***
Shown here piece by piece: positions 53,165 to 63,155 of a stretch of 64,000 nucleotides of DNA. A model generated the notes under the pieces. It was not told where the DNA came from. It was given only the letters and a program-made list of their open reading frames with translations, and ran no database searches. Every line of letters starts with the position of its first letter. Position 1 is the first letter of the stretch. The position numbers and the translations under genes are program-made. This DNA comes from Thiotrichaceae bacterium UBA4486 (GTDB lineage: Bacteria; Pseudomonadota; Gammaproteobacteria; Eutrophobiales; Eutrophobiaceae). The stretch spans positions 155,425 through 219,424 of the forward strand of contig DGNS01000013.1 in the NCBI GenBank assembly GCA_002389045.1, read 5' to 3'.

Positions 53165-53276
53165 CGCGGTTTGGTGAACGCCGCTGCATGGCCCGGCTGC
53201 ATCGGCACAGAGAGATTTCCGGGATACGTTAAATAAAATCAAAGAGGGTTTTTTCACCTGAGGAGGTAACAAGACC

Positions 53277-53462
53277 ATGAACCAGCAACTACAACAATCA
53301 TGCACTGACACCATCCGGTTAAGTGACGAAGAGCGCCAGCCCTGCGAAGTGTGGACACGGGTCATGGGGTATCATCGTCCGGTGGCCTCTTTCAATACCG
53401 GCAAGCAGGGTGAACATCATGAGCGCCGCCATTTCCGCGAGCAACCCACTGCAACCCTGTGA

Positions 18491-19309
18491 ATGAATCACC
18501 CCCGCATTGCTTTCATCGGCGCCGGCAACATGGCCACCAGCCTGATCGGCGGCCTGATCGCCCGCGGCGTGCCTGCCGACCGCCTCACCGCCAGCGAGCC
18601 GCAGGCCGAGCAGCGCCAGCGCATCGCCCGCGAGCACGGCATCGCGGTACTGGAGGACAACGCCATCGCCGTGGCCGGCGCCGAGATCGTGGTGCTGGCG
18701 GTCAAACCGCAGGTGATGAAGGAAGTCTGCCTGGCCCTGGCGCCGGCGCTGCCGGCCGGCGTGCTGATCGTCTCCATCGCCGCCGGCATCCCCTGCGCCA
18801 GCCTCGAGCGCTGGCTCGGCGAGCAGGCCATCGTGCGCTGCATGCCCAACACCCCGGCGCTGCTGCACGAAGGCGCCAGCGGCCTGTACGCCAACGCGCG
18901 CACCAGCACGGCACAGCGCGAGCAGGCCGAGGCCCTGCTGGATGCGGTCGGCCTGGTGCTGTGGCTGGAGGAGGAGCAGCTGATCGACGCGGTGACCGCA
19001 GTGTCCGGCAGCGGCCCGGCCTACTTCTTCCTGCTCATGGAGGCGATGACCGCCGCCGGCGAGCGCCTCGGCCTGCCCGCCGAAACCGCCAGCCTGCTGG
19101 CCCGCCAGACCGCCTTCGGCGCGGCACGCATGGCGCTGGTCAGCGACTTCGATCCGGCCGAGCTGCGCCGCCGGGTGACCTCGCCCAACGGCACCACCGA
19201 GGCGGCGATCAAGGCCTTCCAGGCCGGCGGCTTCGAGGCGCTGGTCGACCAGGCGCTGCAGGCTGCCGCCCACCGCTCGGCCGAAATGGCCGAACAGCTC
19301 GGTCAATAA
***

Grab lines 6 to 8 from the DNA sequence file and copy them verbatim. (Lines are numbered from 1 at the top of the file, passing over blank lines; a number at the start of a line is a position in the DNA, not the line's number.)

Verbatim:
53277 ATGAACCAGCAACTACAACAATCA
53301 TGCACTGACACCATCCGGTTAAGTGACGAAGAGCGCCAGCCCTGCGAAGTGTGGACACGGGTCATGGGGTATCATCGTCCGGTGGCCTCTTTCAATACCG
53401 GCAAGCAGGGTGAACATCATGAGCGCCGCCATTTCCGCGAGCAACCCACTGCAACCCTGTGA